The Ultimate Victims

Reprinted from PN January 2001

Abuse, exploitation, and neglect of people with disabilities. Why is "victimization" so prevalent—and what steps can prevent it?

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Mike has multiple sclerosis (MS) and uses a power wheelchair. He arrived at the emergency room malnourished, extremely weak, and needing his medications. He told the medical staff he is a prisoner in his own home, and his wife has denied him access to his finances as well as the phone, bathroom, and food. A dresser blocks his bedroom door. After receiving medical treatment, Mike returned home, and the cycle continues. Why?

Tracy Latimer, a young Canadian with cerebral palsy, died in November 1993 when her father drove his truck into a closed barn and left the motor running with Tracy in the car. After she died, he placed her body back in her bed. Following an autopsy on Tracy, her father confessed to taking her life. He served less than two years in prison due to public outcry that he had already "served a sentence during the 12 years of Tracy's life." Why?

A female quadriplegic lives with her boyfriend, who is her caretaker. Although he is emotionally abusive to her, she refuses to leave him. Why?

Each year, countless individuals with disabilities become victims of crimes through abuse, neglect, and exploitation. Why is this victimization so prevalent—and what can be done to prevent it?

According to a variety of studies, people with disabilities are more likely to be victims of abuse than are individuals without disabilities. How big is the risk? Studies indicate that people with disabilities are anywhere from one to three or more times more likely to be at risk for abuse and violence.

Support services for victims with disabilities were largely overlooked until passage of the Americans With Disabilities Acts (ADA) in 1990. That year, the National Organization for Victim Assistance (NOVA) first helped bring awareness to the many obstacles faced by victims with disabilities. Many offenders are motivated by the desire to obtain control over their victims. They see people with disabilities as unable to physically defend themselves, identify their attackers, or call for help—and thus become perfect targets.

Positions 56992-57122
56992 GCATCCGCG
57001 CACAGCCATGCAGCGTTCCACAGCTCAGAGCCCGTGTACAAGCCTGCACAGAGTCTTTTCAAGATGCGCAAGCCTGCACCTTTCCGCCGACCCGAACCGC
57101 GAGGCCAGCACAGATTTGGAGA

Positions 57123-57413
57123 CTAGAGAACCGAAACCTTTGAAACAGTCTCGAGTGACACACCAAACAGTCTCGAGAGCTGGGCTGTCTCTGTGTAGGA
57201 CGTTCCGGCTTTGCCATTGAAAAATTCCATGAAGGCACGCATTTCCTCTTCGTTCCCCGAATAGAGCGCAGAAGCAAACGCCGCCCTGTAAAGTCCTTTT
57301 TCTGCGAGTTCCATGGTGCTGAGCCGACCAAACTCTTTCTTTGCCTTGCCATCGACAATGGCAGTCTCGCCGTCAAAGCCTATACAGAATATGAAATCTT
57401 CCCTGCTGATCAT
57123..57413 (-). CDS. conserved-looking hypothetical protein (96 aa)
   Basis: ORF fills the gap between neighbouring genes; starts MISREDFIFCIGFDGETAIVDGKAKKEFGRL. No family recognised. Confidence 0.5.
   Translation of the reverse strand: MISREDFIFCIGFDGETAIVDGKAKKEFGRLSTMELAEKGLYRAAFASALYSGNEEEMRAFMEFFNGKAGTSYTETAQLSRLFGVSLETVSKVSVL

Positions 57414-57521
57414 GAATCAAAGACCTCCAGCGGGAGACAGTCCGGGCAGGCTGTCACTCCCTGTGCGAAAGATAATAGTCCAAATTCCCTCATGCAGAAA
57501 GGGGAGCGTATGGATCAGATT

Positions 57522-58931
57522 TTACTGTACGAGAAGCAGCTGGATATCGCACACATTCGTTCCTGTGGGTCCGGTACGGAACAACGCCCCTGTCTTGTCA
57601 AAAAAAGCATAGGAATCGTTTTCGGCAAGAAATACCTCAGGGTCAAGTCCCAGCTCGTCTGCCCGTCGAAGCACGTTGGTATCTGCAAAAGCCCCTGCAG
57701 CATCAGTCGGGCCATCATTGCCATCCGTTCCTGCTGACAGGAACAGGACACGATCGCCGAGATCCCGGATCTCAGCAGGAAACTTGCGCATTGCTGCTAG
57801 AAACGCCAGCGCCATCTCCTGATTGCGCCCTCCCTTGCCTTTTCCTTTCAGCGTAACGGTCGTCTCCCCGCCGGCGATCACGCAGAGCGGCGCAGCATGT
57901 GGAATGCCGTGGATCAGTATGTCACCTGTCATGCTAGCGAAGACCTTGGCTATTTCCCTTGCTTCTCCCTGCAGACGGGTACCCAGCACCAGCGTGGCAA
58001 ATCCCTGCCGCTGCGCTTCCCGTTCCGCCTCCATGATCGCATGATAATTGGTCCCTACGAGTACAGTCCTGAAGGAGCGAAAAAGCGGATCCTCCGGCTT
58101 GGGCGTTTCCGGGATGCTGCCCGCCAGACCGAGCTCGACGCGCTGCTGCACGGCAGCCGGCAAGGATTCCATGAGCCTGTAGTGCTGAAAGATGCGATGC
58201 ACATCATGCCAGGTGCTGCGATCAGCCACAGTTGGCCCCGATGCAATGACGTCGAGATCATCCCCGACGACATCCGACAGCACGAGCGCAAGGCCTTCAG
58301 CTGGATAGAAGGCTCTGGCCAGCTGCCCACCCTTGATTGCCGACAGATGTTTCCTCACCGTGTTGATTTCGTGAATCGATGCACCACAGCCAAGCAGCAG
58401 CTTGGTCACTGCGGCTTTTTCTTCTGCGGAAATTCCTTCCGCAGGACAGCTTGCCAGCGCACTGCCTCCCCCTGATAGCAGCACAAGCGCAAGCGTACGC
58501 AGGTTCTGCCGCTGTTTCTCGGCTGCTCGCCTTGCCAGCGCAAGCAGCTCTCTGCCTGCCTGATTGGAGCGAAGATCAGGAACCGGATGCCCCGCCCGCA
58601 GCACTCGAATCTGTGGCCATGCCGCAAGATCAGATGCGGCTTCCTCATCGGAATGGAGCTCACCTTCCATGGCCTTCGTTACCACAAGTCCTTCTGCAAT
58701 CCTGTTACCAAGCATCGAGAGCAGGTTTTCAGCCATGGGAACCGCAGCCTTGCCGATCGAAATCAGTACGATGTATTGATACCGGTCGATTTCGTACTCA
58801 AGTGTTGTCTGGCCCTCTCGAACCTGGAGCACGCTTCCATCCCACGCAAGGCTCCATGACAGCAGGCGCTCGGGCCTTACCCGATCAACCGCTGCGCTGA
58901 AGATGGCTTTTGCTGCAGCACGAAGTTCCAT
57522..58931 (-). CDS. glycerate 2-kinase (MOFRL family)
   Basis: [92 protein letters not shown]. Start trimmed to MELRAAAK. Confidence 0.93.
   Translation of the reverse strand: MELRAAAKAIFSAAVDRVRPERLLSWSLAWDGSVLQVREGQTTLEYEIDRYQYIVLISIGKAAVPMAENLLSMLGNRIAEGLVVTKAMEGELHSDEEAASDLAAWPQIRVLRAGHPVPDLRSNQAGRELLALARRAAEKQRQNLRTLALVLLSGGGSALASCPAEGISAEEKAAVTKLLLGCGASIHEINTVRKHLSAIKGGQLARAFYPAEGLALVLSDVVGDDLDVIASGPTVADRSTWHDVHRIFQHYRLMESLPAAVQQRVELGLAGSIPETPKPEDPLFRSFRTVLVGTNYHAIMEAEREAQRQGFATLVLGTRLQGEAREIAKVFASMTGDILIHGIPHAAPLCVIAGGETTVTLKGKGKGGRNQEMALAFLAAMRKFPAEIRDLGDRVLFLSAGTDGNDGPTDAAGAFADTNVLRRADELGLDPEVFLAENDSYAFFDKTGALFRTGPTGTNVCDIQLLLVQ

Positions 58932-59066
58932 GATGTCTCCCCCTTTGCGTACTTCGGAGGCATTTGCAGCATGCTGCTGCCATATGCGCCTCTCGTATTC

People with disabilities may feel powerless to fight or flee, notify others, or testify about their victimization. They often do not report crimes because they depend on those who abuse them and feel helpless to do anything about it. They may fear retaliation in the form of withholding of services or being put in a home if they report the abuse. They may also think they will be laughed at and not taken seriously.

Individuals with disabilities need to take steps to keep from becoming "victims." As horrifying as it is, sometimes a caretaker, spouse, or relative is the perpetrator of abuse, neglect, or exploitation.

How does a victim deal with this "friendly fire"? The fear of being without assistance often outweighs the fear of being seriously harmed.

If you or someone you know is being abused, neglected, or exploited, seek a doctor's help immediately if you need medical attention. Call the local police to file a complaint, and contact your local state agency on adult protective services. Also, get in touch with local home-health agencies to find out what back-up services are available for interim care, or contact the local domestic violence hotline if you need emergency shelter.

What if the abuse, neglect, or exploitation originates with strangers?

— Stay alert. Avoid situations that could lead to crime, such as unlit parking lots, dark alleyways.

— Be realistic about your limitations.

— Carry a personal alarm.

— Tell someone where you are going and when you expect to return.

— If you use a wheelchair, install eye-level peepholes in the doors of your home.

— If you are coming out of a mall into a large parking lot, ask a security person for an escort.

— Pepper sprays and stun guns can give you time to get away from attackers.

Carrying a cell phone and taking self-defense classes can also help keep you from being vulnerable. Remember, there is safety in numbers, so try to get someone to go with you whenever possible.

With support from the Office for Victims of Crime, the National Victim Center (NVC) has developed a training program to instruct agencies on how to provide specialized services and information to crime victims with disabilities. The Rite Away Team has a 24-hour, toll-free, assistance hot line for crime victims, especially those with disabilities.

If you or a loved one has been victimized, contact one of these agencies. Stop the cycle of abuse!

A social worker in Houston, Paula Dodd has written other articles for PN.


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